Both of the Buick’s engines are so small they need a boost – literally. Turbocharging breathes four cylinder power (137 hp) into the standard 1.2 liter engine and 155 hp into the optional 1.3 liter engine.
Well, almost. Rivals like the CX30 come standard with fours that make more power – 2.5 liters and 186 hp. There’s also the slightly smaller overall Mazda CX3 (no 0). It comes standard with 2.0 liters and 148 hp.
Also a base price of $20,640 – which amounts to a difference of $3,560 vs. the base Encore (and its 137 hp).
The transmission you get depends on which drive configuration you select. Encores equipped with the 1.2 liter engine automatically get a continuously variable (CVT) automatic and are front-wheel-drive only. The 1.3 liter engine is available with a nine-speed automatic, if you select all-wheel-drive – which is optional. If you stick with FWD, this engine gets paired with the CVT automatic.
Surprising, gas mileage with either engine is pretty mediocre given their smallness. The 1.2 liter engine in FWD configuration returns 28 city, 31 highway. With the slightly larger 1.3 liter engine and AWD, the number drops to 26 city, 29 highway.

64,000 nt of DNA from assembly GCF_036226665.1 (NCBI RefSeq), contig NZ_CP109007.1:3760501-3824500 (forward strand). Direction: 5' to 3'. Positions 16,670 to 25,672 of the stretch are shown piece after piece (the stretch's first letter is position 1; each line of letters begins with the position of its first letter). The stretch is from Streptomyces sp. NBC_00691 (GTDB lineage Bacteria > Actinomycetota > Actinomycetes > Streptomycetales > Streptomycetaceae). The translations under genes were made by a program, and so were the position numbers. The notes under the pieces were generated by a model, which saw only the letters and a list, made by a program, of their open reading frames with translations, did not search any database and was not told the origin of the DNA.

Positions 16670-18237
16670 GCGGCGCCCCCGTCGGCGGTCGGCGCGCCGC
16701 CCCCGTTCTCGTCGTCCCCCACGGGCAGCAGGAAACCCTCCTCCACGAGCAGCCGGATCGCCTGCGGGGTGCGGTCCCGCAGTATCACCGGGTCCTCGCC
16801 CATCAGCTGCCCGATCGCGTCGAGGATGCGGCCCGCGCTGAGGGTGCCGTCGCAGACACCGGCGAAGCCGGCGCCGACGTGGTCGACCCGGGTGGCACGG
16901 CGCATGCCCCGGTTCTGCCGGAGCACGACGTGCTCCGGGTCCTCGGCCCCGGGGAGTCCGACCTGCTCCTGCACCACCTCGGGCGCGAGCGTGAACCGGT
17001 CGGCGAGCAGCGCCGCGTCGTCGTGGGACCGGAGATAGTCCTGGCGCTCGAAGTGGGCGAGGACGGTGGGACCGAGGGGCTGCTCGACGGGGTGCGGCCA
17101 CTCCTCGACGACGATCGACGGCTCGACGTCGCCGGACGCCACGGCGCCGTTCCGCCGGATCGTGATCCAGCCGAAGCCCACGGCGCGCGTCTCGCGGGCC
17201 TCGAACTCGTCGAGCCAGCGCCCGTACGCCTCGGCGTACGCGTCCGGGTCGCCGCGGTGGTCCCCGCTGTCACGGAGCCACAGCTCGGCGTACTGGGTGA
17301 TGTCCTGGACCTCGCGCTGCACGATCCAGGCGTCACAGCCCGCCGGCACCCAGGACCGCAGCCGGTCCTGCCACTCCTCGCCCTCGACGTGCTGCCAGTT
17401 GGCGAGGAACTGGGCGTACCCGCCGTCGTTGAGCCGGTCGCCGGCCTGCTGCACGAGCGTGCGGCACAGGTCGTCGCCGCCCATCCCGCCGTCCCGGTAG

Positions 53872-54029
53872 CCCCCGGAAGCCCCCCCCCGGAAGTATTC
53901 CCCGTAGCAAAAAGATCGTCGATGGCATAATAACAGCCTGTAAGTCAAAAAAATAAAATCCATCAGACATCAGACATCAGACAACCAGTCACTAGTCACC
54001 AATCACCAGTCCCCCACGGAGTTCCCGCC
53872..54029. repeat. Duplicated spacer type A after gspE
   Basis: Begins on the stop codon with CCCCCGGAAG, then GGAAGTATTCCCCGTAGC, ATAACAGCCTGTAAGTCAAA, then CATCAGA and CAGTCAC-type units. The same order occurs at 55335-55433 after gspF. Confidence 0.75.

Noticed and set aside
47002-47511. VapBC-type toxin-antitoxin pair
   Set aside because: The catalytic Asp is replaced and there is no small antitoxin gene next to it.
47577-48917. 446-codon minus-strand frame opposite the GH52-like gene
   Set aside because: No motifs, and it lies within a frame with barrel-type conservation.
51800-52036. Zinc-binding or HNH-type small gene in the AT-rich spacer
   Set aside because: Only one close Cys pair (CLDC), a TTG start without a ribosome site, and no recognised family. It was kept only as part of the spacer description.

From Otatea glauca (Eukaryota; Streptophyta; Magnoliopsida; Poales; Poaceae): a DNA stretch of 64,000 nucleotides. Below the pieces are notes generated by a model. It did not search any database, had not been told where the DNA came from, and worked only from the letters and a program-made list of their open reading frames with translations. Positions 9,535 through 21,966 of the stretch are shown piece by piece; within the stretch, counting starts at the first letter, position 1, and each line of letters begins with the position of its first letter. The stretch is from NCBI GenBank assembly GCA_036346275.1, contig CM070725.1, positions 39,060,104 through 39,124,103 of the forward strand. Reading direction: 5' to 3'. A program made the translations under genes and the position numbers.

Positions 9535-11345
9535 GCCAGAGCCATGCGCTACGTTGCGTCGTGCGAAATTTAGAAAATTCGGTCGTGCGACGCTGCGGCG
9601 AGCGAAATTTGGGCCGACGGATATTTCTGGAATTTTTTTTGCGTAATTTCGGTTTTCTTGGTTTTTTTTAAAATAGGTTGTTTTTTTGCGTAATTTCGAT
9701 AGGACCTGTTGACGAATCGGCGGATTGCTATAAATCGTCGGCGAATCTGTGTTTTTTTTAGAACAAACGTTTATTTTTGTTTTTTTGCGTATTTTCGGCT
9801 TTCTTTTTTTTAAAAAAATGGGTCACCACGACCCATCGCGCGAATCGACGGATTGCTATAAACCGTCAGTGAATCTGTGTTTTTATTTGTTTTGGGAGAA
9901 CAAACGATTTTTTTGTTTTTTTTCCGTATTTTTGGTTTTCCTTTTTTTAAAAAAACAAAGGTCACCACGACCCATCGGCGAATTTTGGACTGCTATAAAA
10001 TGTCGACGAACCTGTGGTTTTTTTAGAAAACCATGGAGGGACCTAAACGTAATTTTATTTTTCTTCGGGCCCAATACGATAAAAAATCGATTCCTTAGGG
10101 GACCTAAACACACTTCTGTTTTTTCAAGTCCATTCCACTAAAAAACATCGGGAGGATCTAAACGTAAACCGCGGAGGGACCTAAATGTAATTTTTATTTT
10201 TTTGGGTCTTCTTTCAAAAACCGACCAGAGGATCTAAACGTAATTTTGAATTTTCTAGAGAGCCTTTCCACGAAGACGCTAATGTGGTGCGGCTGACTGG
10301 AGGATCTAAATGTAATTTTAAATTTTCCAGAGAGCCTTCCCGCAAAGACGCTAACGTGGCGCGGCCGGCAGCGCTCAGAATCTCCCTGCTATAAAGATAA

For a reference point, the Mazda CX30’s much larger – and much stronger – 2.5 liter four cylinder posts 25 city, 33 highway for the FWD version and 25/32 with AWD.
The 2.0 liter engine in the Mazda CX3 pulls down 29/34 for the FWD version and 27 city/32 highway with the optional AWD.
A Honda HR-V comes standard with a 28 city, 34 highway rating.
So what is the upside, if any, of all this boost?
The main benefit of the Buick’s tiny turbo’d engines isn’t fuel efficiency. It’s ease of movement, the main benefit of turbocharging a gas engine. Which gives it the low RPM muscle of a diesel engine – just without the rattle and smoke.